Saturday, May 30, 2009

How to make Traditional Javanese Chicken Satay.

In order to draw this picture of a wandering Javanese satay seller from my childhood days in Singapore, I have to scratch and scrape my memory across more than half a century. It was a common sight then, to see hawkers selling their food on makeshift roadside stalls, pushcarts and even walking from one neighbourhood to the next to sell their food, balancing with a bamboo pole on their shoulders with two receptacles hanging from each ends. I do not know of anywhere in modern Singapore where traditional hawkers still plied their trades in this way. Their demise gradually started from the 1960s, when concerns over public health and the rapid development of the city led to a major consolidation of satay stalls at Beach Road, which came to be collectively called the Satay Club. Open only after sunset, it became a popular place for families dining out and a venue for young lovers to meet.
In those days, there were no tables when you eat at street hawkers and customers usually ate their satays sitting on very low stools around the hawker’s small makeshift stalls. Sauces were either served in common containers or poured over the satay sticks and ketupat (rice dumpling wrapped in a square shape with coconut palm leaves).
Although we seldom prepare the satay in the traditional way, we thought it is appropriate to post the traditional recipe which my wife has found in her old scrap book here.

The Traditional Javanese Satay Recipe:

2 kati (1kg) Chicken meat cut into thin strips.
Ingredients to finely pound (ground)
(a) 2tbsp Ketumbar (coriander seeds)
(b) 1tbsp jintan manis
(c) 1tbsp jintan puteh
(d) I thumb size fresh turmeric (1tsp tumeric powder)
(e) 5 dried chillies (1tsp chillies powder)
(f) 1 stalk serai (lemon grass, if unavailable use the rind of 1lemon)
(g) 2 slices langkuas (galangar, if unavailable use ginger)
(h) 2 tbsp palm sugar ( if unavailable use brown sugar/sugar)
(i) 1 tbsp thick tamarind juice(if unavailable use lemon juice)
(j) Salt to taste


1. Roast coriander seeds, fennel seeds, cumin seeds separately and grind to make a paste.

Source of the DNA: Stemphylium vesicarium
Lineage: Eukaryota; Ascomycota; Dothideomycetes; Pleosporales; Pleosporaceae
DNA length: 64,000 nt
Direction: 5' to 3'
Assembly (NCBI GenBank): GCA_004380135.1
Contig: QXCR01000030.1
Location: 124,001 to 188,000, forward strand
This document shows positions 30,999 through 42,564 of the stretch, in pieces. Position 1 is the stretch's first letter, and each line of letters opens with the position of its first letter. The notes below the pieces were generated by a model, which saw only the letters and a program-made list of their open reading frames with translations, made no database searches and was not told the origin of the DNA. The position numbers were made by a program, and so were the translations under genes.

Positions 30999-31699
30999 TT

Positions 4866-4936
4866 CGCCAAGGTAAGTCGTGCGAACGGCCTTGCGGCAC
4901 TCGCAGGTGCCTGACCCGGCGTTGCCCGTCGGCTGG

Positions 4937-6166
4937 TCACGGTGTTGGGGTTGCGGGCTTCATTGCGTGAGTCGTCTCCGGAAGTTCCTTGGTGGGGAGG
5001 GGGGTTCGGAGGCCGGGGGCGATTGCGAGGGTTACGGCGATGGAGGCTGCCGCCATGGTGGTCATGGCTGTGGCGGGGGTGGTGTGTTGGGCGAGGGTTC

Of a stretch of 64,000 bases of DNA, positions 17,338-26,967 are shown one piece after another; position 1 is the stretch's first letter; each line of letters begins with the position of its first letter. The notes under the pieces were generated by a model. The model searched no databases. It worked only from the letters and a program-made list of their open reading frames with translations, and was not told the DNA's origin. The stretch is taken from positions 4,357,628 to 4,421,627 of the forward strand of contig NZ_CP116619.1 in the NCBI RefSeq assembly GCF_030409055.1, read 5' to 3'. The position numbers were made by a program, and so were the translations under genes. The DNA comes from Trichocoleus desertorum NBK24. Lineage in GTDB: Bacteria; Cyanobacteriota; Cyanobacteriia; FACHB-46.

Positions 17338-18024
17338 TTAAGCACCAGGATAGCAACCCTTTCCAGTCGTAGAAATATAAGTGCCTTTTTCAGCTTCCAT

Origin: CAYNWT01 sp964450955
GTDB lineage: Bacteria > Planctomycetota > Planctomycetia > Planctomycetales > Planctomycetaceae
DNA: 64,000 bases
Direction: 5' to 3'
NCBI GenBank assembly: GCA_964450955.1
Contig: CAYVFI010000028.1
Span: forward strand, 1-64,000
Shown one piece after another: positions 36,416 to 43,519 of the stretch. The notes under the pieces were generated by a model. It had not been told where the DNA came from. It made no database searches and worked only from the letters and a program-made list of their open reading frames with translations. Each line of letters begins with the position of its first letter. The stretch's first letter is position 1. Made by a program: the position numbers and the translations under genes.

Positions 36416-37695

2 Add tamarind /lemon juice to the paste. Add the sugar and tumeric powder.
3 This is the satay marinade. Cover the meat with this marinade and leave till overnight in the refrigerator.
4 Skewer the marinated meat with bamboo/steel skewers, and grill them. Turn the skewered meat over now and then. Each time you turn the skewered meat, baste them with the marinade.

Dipping Sauce for Satay:


1. 2tbsp Ketumbar (coriander seeds)
2. 1tbsp jintan manis (fennel seeds)
3. 1tbsp jintan puteh (cumin seeds)
4. 10 dried chillies (11/2 tsp chilli powder)
5. 10 shallots
6. 2 cloves garlic
7. 1 tsp blachan powder
8. 4 buah keras (candlenuts)
9. 1 stalk serai(lemon grass)
10. 1 cup roasted peanut ground not too finely (substitute crunchy peanut butter)
11. 4 tbsp palm sugar (brown sugar)
12. 1 1/2cup coconut milk
13. 1 tbsp tamarind juice(lemon juice)
14. Salt to taste.
15. 2 tbsp oil.

Grind ingredients 1-9 to a paste. Hear oil in pan and fry all grounded ingredient till fragrant. Add other ingredients and simmer in low heat till oil rises to the top. Serve as a dipping sauce with grilled satay.


  1. can translate this
    jintan manis??
    jintan puteh
    what is this?? where to find?

  2. Thank you Uncle Phil for sharing this recipe! It seems simple enough for a novice like me to masak!By the way for the sauce, does the blachan powder need to be dry roasted first?

  3. Hi BY,
    Jintan manis = Fennel seeds/powder
    Jintan puteh = cumin seeds/powder
    They are the names of spices for curry in Malay. You can get them at your favourite Indian store.

  4. Hi Joanna,
    We normally roast the blachan before use. Please be aware that the smell of blachan may permeate the whole house for days.So Keep the window opened and kitchen well ventilated.

  5. I think you can have a 2nd career as an illustrator :)

  6. Hi HW,
    Manah boleh.. cannot give up my day job lah. Nanti tan bo chiak..:0
    They use the computer to draw these days .. and I'm still learning how to use my PC.. haha

  7. "Seek & ye shalt find." Well, my cookbooks are still in mover's boxes & 2 weeks ago I did "guesswork" satay for potluck - terok lah. OK for the mat-sallehs (they loved it) but not shiok enough for me & hubby.

    I will now use your recipe for a special guest. A 72yo US retired doc., born in Kuching to missionaries, lived 20yrs in Spore, studied in Upper Serangoon Sec. Sch., loves durian, still speaks baba-Malay & kitchen Hokien, soon to be my gardening guru & P/T kampong doc.

    Thank you. Next time mesti check here 1st instead of guessing :) Your sketch looks like the pak-chiks next to Alambra. How about giving online sketch lessons?

  8. Hi Vin,
    Thanks for retrieving my memory. I couldn't remember the name Alambra for the cinema theater in Beach Road until now. Wow, isn't that wonderful for old Doc to find you. I am sure he will enjoy your friendship. It is handy to have a Kampong doc :0 My son was asking why I have included a parang in the sketch. I hope I am not stereo typing. Take a closer look at his footwear. I was trying to capture the Malay footwear during that period.


  9. hi uncle phil,i stumble upon your site while searching for a traditional satay recipes .i find your recipes to be the most special and different from others.i will be trying your recipes for our hari raya house warming.wish me luck .thanx.may you be in good health,happiness and blessed .

  10. Thanks for visiting. I glad you like our recipes and hope that you support us in our endeavour to collect traditional family recipes for other to share. Selamat Hari Raya Aidilfitri to you and your loved ones.

    1. Uncle Phil ... this is a photo of a satay make shift stall which is self explanatory. The place was at Alhambra Theatre at Beach Road. I hope you can see this old 1948 photo.